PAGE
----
So far this year, two states have enacted new laws. A new law in South Dakota requires every woman seeking an abortion to under go an ultrasound and to be given the option of viewing the image. A law adopted in Ohio requires that a woman be offered the opportunity to view an ultrasound whenever one is performed in preparation for an abortion. With the addition of these new measures, 15 states have laws on ultrasound provision. (For additional information see Requirements for Ultrasound.)

For summaries of major state legislative actions so far this year, click here.
For a table showing legislation enacted in 2008, click here.
For the status of state laws and policies on key reproductive health and rights issues, click here.

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  • invalid-0

    I have some new laws that I want passed this year as well:

    1) PROTECTION OF WOMEN FROM POST-PARTUM DEPRESSION ACT: Post-partum depression affects women following childbirth, sometimes so seriously that women consider suicide and therefore won’t be able to pop out any more cheap labour, ahem, babies. Let’s prevent women from feeling any regret or angst about childbirth at all by BANNING LATE TERM CHILDBIRTH.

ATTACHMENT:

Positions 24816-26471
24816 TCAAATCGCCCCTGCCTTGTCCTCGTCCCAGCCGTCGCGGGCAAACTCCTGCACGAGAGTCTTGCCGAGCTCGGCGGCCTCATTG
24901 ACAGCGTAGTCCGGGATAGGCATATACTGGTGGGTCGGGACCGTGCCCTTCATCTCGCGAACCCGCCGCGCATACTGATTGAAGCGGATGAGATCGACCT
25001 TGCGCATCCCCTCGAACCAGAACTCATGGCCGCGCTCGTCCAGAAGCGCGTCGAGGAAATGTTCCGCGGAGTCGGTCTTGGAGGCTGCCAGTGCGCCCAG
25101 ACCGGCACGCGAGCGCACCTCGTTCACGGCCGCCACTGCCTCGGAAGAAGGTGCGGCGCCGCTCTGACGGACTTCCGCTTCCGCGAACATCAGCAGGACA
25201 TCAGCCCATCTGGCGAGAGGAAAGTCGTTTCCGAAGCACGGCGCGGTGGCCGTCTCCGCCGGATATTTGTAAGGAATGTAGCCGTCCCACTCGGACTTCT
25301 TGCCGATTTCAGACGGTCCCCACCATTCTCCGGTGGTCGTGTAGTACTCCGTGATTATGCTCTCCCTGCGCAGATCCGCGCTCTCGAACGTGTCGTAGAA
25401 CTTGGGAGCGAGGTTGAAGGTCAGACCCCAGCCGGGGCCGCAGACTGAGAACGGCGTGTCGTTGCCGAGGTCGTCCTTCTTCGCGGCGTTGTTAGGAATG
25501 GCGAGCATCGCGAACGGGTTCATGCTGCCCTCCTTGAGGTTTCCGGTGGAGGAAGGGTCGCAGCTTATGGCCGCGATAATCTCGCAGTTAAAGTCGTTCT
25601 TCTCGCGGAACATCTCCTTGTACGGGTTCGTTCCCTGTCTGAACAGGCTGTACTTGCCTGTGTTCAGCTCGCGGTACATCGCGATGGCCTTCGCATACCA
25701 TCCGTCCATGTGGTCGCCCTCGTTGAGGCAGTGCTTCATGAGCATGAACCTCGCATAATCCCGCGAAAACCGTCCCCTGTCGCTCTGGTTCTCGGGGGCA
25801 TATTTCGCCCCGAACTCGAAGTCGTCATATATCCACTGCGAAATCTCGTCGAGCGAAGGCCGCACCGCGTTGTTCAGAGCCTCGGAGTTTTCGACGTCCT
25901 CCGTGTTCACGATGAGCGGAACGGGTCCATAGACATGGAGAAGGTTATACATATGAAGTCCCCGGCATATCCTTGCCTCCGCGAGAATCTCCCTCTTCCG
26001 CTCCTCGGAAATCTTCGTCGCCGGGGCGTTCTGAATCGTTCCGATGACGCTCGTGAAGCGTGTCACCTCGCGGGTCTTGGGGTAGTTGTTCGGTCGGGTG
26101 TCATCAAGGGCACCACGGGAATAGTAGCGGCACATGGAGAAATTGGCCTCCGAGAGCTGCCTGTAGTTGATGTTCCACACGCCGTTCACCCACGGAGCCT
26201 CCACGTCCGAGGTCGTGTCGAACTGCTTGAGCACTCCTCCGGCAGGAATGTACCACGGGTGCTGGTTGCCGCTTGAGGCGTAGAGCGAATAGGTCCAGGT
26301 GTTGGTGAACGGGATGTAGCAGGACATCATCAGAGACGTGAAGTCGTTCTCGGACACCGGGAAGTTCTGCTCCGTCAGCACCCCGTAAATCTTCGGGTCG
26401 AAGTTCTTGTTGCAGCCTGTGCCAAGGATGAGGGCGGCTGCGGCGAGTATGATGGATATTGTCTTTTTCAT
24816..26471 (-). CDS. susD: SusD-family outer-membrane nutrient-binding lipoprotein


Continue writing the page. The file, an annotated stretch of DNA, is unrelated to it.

2) PREGNANT WOMEN’S VOTING ACT OF 2008: If a foetus is indeed a person, then all pregnant women must be given two votes at the ballot box, starting with the Presidential election this fall. That way, those tiniest of voices will indeed be heard, before they can feel anything or breathe.

    3) THE SIDEWALK COUNSELOR’S EDUCATION BILL: All “sidewalk counselors” must now be certified as such by the state of the “counselor’s” residence. All “sidewalk counselors” must be able to prove they have a master’s degree in social work, psychology or a medical doctorate degree, along with filing an “intent to sidewalk counsel” fee of $10,000 to initiate their sidewalk counseling license, with further payments of $1000 for every subsequent year they counsel. All fees will help cover adoptions and child-rearing expenses for needy people. Clinic staff, police and ordinary citizens may request proof of any of these “sidewalk counselors” at any time as part of a freedom of information initiative. Any “sidewalk counselors” found to be crossing state lines with the intent to “counsel” are subject to fines and/or possible prison time; relatives may be responsible for serving time as well if they are found to be acting as an accomplice.

  • invalid-0

    I’d vote for your rules. :o)